Community College Terminology

Before the 1970s, community colleges were more commonly referred to as junior colleges, and that term is still used at some institutions. However, the term "junior college" has evolved to describe private two-year institutions, whereas the term "community college" has evolved to describe publicly-funded two-year institutions. As such, the main governance body of community colleges changed its name in 1992 from the "American Association of Junior Colleges" to the "American Association of Community Colleges".

In New Jersey, slightly more than half of the state's nineteen community colleges are called county colleges, not merely in name but also in descriptive speech. This is because there is one community college, often with satellite branches, dedicated to each county of the state. The term is also used by some community colleges in Texas (where community colleges are funded by county residents via property taxes assessed by a special "community college district"), Michigan and Illinois. The City University of New York is a well known municipally-funded community college system, although the system includes both junior and senior (4-year) colleges, in addition to graduate programs.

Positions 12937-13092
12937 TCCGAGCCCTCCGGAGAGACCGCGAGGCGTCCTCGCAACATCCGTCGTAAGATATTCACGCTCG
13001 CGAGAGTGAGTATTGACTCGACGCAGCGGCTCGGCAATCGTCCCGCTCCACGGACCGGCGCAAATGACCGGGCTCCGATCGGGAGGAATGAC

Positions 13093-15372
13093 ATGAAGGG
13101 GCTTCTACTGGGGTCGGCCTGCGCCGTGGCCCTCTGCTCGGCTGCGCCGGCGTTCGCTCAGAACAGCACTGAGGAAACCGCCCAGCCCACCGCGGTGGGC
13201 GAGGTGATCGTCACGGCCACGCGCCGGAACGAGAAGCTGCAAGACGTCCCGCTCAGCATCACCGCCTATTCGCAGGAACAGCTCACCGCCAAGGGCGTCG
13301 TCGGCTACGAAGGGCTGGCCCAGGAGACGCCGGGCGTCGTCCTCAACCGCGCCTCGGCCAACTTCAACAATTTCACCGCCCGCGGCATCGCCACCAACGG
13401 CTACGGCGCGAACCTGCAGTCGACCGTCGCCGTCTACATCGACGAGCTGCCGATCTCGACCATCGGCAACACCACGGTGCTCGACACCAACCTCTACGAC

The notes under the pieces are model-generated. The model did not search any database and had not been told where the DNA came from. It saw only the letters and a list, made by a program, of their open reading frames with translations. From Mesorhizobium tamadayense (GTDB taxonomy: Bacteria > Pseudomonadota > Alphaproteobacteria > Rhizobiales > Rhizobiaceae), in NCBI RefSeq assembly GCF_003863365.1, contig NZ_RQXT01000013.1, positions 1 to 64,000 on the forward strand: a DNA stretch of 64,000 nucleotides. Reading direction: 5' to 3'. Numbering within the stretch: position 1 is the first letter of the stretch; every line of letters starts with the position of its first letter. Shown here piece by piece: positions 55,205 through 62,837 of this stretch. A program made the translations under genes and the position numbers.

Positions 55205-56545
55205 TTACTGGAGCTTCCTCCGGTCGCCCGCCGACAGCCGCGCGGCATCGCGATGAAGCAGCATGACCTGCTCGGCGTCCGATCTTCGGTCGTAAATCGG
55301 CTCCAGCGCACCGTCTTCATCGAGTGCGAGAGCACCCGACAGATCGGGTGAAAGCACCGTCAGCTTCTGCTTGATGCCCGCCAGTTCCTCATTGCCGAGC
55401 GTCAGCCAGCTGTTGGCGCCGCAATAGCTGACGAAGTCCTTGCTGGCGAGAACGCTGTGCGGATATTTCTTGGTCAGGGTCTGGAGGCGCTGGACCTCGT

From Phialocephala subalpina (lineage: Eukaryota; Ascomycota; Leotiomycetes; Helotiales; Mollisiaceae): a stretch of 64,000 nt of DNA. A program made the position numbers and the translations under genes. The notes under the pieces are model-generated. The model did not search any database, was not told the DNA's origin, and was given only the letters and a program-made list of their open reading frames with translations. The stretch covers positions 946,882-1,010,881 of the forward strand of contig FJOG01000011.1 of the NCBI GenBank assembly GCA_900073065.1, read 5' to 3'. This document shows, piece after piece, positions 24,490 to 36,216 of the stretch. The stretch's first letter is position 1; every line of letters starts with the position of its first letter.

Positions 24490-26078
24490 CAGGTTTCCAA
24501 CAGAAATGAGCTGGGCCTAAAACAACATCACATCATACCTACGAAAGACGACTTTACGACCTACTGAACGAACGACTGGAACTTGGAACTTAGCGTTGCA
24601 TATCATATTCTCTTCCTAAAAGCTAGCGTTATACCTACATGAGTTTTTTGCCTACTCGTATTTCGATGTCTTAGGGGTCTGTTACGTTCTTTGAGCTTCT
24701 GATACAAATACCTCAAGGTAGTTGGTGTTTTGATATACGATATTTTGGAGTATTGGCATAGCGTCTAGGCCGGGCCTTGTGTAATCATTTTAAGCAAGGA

City Colleges
In several California cities (including Los Angeles, San Francisco, San Diego, and Sacramento), and in other large cities, New York City, and Chicago, community colleges are often called "city colleges," since they were municipally-funded and designed to serve the needs of the residents of the city in which they are situated. The Los Angeles Community College District is the largest community college system in the United States. The Maricopa Community College District in the Phoenix, Arizona metropolitan area, is the largest community college district in the United States in terms of enrollment.